I recently met a little girl with a limited life ahead of her. The account of our meeting I posted on social media as she gave me a lot to think about. I have shared it below.
Do words relating to the tragic and sad experience that she and her family are going through fit in a blog post about Gratitude?
I think fits and has a place. The meeting helped me to see that having gratitude in my life helps with connection to those around me. Gratitude has helped me to cope with the challenging and stressful times in my life. It helps to build compassion, resilience, opens the door to reality (acceptance), and facilitates so many coping mechanisms that inner resilience can only be strengthened.
When I was faced with the horrendous situation of breaking up my parents partnership and putting mum in a nursing home due to her demise in health and rapidly approaching Alzheimer’s. It was gratitude that helped me cope with the situation. I was still stressed, I was still in pain and I was still facing the most difficult time of my life. But I worked through the time with gratitude. It helped me stay in the moment and when mum had her good days we could connect. When she had her bad days I would focus on Dad and the fact that we had made the right decision. Reiterating the gratitude for our support network. It helped me to look at things in a way that I would not have before. I would have probably fallen into depression, and a huge case of “whymeitus”
Here is the post
She Told Me She Loved Me.
Last weekend I had the pleasure of meeting a young girl of around eight years old her faster than the speed of light younger sister and her grandparents. I sat with them for around 15 minutes and as we spoke she said.
Is your name Elizabeth?
No I replied It’s Elaine.
That’s a nice name but can I call you Ellen.
The conversation was easy the little girl was a wise soul in a body bloated from steroids, helping her fight against a brain tumour. She had a feeding tube and she was in a wheelchair, she could still walk but needed the chair as she got so tired.
She told me she had enjoyed the football match it was her first time seeing a live game. She was already in love with one or two of the players and the whole atmosphere of a match day. We spoke about football and how I had watched my first match when I was her age and I had loved it too. She told me she had to take a nap in the second half as she was tired.
Her Gran gestured that she did indeed tire really easy.
She told me how her sister was always a pain but she made her laugh and they loved each other.
She told me how she was always happy. Her Gran nodded and spoke with nothing but love in her eyes.
“She really is the happiest little girl you will ever meet. No complaints no arguments she smiles and is happy all the time even when she is in pain”. I believed her.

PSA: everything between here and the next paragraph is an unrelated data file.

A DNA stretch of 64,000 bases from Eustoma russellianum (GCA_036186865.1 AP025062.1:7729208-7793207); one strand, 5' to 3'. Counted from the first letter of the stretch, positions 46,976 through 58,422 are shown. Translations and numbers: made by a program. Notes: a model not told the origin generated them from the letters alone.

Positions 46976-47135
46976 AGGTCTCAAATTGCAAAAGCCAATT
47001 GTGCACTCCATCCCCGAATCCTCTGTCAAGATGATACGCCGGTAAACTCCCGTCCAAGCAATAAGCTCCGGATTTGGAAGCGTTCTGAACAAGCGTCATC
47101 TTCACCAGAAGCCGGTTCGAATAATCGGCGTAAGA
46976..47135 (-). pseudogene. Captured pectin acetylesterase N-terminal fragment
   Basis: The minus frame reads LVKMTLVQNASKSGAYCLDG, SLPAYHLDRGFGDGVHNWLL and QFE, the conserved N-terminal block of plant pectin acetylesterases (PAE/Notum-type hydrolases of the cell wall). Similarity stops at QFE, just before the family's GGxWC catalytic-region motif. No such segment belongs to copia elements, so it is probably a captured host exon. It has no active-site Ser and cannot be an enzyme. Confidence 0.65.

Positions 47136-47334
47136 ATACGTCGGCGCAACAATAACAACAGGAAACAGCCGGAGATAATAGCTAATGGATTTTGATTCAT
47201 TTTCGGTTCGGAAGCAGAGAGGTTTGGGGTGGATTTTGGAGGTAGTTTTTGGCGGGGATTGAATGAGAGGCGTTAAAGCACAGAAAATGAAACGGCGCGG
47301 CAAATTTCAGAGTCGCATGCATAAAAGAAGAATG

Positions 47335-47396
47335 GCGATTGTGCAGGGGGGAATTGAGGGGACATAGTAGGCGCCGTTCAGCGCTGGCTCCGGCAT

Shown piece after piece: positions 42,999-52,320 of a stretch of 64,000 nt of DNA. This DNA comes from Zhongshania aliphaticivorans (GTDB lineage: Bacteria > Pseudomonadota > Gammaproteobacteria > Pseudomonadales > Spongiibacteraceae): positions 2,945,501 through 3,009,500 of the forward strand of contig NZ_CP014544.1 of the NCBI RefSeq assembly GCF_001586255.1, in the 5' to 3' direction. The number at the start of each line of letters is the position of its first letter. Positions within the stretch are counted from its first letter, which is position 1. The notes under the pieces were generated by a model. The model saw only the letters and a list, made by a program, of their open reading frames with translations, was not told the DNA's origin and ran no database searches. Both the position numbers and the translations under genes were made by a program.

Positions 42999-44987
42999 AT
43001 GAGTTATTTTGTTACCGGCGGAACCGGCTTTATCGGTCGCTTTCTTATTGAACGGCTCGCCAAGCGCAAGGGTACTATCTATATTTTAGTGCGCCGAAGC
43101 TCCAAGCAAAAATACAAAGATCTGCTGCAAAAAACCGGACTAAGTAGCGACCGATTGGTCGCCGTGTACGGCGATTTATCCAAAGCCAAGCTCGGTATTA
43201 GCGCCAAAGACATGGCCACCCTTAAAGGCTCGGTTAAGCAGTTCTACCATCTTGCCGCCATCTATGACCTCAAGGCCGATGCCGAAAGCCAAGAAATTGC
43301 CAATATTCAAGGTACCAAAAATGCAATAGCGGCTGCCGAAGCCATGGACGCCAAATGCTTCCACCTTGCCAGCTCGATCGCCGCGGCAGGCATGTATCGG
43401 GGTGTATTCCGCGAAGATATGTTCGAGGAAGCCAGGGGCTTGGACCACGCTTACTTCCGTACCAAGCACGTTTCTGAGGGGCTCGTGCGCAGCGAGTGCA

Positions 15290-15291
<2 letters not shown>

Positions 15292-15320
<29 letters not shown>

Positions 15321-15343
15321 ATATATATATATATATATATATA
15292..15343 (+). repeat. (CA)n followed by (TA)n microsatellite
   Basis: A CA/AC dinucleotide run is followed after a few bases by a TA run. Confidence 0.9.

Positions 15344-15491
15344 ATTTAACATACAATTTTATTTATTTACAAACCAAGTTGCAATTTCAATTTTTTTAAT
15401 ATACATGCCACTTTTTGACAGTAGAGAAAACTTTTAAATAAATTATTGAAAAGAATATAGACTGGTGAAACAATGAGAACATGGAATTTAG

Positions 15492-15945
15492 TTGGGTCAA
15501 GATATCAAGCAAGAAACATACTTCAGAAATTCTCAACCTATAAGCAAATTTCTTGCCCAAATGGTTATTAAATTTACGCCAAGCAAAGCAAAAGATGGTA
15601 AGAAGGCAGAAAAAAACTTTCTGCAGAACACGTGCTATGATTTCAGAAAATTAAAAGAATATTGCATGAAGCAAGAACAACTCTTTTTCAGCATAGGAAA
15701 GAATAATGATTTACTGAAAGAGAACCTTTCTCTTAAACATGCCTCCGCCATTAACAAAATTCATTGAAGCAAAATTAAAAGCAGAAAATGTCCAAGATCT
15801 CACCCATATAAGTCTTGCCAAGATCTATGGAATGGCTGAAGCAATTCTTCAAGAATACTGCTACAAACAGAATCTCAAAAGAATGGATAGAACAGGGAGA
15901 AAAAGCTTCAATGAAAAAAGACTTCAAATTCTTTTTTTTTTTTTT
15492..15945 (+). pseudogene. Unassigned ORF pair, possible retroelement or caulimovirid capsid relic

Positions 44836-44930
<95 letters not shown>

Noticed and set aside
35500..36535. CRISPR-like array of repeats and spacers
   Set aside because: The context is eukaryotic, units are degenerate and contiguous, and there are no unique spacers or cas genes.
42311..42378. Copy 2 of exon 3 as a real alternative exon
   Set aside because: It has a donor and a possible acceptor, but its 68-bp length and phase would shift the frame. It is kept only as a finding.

She wore sunglasses to protect her eyes from the bright lights in the room but she took them off to look at me properly and get to know her new friend. She showed me her tired eyes and as I looked into them.
She told me she loved me.
I replied instinctively I love you too.
I am a Sheffield girl born and bred. We didn’t do the soft affection growing up. It was play fighting and rough and tumble. We are more likely to call the bus driver love than our nearest and dearest we don’t really do all that “love” malarkey. I obviously love my family and I tell my husband and children I love them all the time. But I have never expressed verbally love for strangers at all.
In that moment I did and there was a shift.
It was true heartfelt love of one human being to another.
I didn’t feel pity or sorrow for her.
I saw beyond the illness. I knew I was richer for those few moments of speaking to her.
I do believe that her love for me was true at that time as was mine for her.
In that moment, I learnt so much about allowance and acceptance, allowing a person to be their whole self no judgement. She didn’t judge me for who or what I was, she just loved unconditionally.
Our interaction lasted a few minutes making an impact as I reflected during the following days on our conversation and the interactions with her grandparents. I realised that she taught me to deepen my acceptance; no hidden agenda for a conversation, no ulterior motive just a conversation in that moment. I will probably never see her again but
I will remember her for a long time.
I will remember her lessons for the rest of my life.
I will take forward the lesson.
To accept and to be in the moment. To allow my soul to be open to strangers to allow my love to be shared, not just with my family and close friends but to share love from soul to soul with anyone who needs it and wants it. If they don’t want it then they probably need it more so I will send them love from my soul to theirs.
It didn’t matter that she changed my name.
It didn’t matter that she was in a wheelchair,
It mattered that she taught me a lesson.
It mattered that she told me she loved me.
I am grateful for our meeting and the lessons taken.
Our meeting prompted me to create the 30 day gratitude challenge as I realised that when faced with very sad and heartbreaking situations. Gratitude is the key to building resilience, it gives a bigger heart to share the love I feel for myself and the world around me. It gives me the ability to step into acceptance and detachment.